The Laos flag consists of three horizontal bands of red (top), blue (double width), and red with a large white disk centered in the blue band.
Economy and Social Condition
One of the world’s poorest nations, Laos has had a Communist centrally planned economy with government ownership and control of productive enterprises of any size. In recent years, however, the government has been decentralizing control and encouraging private enterprise. Laos is a landlocked country with a primitive infrastructure; that is, it has no railroads, a rudimentary road system, limited external and internal telecommunications, and electricity available in only a limited area. Subsistence agriculture is the main occupation, accounting for over 60% of GDP and providing about 85-90% of total employment. The predominant crop is rice. For the foreseeable future the economy will continue to depend for its survival on foreign aid from the IMF and other international sources; aid from the former USSR and Eastern Europe has been cut sharply.
With a 1992 per capita Gross National Product (GNP) of US$250, the Lao PDR is among the group of countries designated by the World Bank as “low-income economies.” It has a population of 4.4 million with an average life expectancy of 51 years. The adult illiteracy rate of 36% in the Lao PDR is much lower than the rates in two other low-income Asian countries, Bhutan (62%) and Nepal (74%), but considerable higher than the 12% illiteracy rate in Sri Lanka.
Despite its low per capita Gross Domestic Product (GDP), the economy of the Lao PDR has shown healthy growth over the past several years that was stimulated by a program of economic reform initiated by the government in 1986 called the New Economic Mechanism (NEM). The NEM emphasized “reorienting the economy away from central planning and its emphasis on public ownership towards a market-oriented economy led by a vigorous private sector”. While the shift to a more market-driven economy has not been without its problems, especially in financial institutions where the shift away from total government control has been difficult, considerable progress has been made.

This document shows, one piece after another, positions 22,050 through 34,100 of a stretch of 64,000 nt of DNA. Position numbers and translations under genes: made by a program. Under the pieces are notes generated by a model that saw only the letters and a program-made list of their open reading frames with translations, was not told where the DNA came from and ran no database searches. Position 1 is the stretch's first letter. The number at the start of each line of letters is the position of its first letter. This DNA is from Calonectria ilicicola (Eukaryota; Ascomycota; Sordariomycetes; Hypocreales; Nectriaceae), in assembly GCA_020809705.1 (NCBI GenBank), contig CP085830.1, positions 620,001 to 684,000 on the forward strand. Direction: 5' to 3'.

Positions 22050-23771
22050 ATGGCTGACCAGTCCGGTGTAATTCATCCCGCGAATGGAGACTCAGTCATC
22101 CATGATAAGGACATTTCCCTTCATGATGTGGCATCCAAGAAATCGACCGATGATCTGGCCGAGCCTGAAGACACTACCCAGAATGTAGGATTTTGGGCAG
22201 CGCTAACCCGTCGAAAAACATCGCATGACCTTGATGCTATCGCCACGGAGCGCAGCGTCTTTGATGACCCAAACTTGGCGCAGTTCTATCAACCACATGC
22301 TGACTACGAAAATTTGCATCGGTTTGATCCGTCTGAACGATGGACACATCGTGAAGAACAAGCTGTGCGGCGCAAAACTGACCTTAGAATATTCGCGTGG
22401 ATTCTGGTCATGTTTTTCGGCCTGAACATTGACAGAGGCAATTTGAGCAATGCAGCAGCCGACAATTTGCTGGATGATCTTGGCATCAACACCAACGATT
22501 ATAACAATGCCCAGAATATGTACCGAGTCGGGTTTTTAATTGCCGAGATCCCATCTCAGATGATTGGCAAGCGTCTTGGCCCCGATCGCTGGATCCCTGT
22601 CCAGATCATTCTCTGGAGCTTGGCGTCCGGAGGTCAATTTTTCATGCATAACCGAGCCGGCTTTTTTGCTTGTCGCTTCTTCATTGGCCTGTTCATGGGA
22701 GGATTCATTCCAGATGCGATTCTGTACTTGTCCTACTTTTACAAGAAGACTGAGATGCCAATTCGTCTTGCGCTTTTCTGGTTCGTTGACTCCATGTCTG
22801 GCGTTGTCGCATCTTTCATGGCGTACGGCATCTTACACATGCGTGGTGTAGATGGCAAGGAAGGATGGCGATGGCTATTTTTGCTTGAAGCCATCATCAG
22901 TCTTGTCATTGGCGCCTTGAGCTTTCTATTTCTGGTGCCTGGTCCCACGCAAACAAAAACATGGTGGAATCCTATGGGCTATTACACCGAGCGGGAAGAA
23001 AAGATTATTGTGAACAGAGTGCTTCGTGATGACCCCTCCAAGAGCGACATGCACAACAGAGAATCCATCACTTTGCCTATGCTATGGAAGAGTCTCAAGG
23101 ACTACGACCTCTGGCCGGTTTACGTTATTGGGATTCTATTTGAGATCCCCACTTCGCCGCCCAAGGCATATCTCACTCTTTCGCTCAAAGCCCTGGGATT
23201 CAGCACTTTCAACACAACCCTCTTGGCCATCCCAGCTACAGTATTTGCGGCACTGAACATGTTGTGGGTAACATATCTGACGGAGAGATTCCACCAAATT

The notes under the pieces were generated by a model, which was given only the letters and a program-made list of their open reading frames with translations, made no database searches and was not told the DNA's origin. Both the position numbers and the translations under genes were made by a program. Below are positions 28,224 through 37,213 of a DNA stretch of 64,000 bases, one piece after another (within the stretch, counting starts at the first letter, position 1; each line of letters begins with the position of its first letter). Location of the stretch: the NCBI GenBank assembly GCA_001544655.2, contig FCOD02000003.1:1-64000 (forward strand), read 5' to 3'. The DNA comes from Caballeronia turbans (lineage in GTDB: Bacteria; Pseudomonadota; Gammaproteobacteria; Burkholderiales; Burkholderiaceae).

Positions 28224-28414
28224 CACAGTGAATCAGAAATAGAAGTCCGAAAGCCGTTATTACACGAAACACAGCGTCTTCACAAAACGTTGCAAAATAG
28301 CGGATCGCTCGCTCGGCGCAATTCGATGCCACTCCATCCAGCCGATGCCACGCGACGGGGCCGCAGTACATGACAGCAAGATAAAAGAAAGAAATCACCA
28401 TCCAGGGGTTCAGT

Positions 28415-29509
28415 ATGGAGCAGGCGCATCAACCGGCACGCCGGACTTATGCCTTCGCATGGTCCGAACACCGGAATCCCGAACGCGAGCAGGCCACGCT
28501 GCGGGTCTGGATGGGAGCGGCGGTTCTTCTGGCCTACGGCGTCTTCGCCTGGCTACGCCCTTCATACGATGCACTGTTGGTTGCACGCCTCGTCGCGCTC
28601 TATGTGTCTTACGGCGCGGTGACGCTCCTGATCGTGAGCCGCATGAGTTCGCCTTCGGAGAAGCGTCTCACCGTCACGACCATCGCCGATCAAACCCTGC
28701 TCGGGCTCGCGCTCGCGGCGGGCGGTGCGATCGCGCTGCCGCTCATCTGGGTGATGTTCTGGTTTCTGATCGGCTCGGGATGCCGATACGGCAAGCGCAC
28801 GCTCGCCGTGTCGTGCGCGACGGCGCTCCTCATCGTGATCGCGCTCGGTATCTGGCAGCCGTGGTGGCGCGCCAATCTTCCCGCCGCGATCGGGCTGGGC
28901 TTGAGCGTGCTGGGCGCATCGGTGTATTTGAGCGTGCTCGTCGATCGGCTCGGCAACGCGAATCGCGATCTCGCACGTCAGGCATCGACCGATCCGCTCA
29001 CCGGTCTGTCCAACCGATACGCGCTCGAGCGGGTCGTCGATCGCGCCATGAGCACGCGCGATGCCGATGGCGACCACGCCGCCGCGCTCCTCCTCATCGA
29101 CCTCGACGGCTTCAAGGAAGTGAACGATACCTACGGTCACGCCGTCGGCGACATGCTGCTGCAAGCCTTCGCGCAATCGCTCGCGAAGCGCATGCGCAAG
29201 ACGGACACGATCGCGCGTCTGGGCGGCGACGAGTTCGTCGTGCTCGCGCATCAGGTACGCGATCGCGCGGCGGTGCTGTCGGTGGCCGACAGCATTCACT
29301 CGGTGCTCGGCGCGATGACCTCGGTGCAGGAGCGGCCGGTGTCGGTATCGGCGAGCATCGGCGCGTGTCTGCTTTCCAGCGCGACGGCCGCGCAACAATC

Between 1988 and 1993, the real annual growth rate averaged 7.5%. With a population growth rate of 2.9%, real per capita income growth has been near 5%. Nearly 90% of the workforce is employed in agriculture, which includes livestock and fisheries, but the share of agriculture in the total GDP has declined from 63% to 56% since 1987 while the industrial share has grown from 11% to 17%. Even though the share of GDP attributable to the service sector has remained around a quarter over this period, “the composition of services has shifted away from public services towards commercial services, largely privately provided”. 25% of the workforce was employed in urban areas and the average monthly salary of urban workers was 30,000 kip or approximately US$43.
Laos has 27,527 km of highways and 4,587 km of inland waterways. There are 41 usable (small) airports and no sea ports (no access to the sea).
Telecommunications service to general public is practically non-existant. Radio communications network provides generally erratic service to government users
The KIP is the official currency of the Lao PDR and bank notes are presently in denomination of 1000, 500, 100, 50, 20, 10, and 5 Kip.
There are money exchange facility at the airports, and several licensed bureaux in towns. Although It is best to always use cash to ensure the best bargains, a few businesses and restaurants do accept travellers’ cheques. Traveller’s cheques in other currency are best changed in Vientiane and the major provinces. In general, US dollar traveller’s cheques can be cashed at most banks in Lao PDR nationwide. Major international credit cards, such as VISA, MasterCard, and American Express are now being accepted in foreign banks, restaurants, hotels and businesses shops.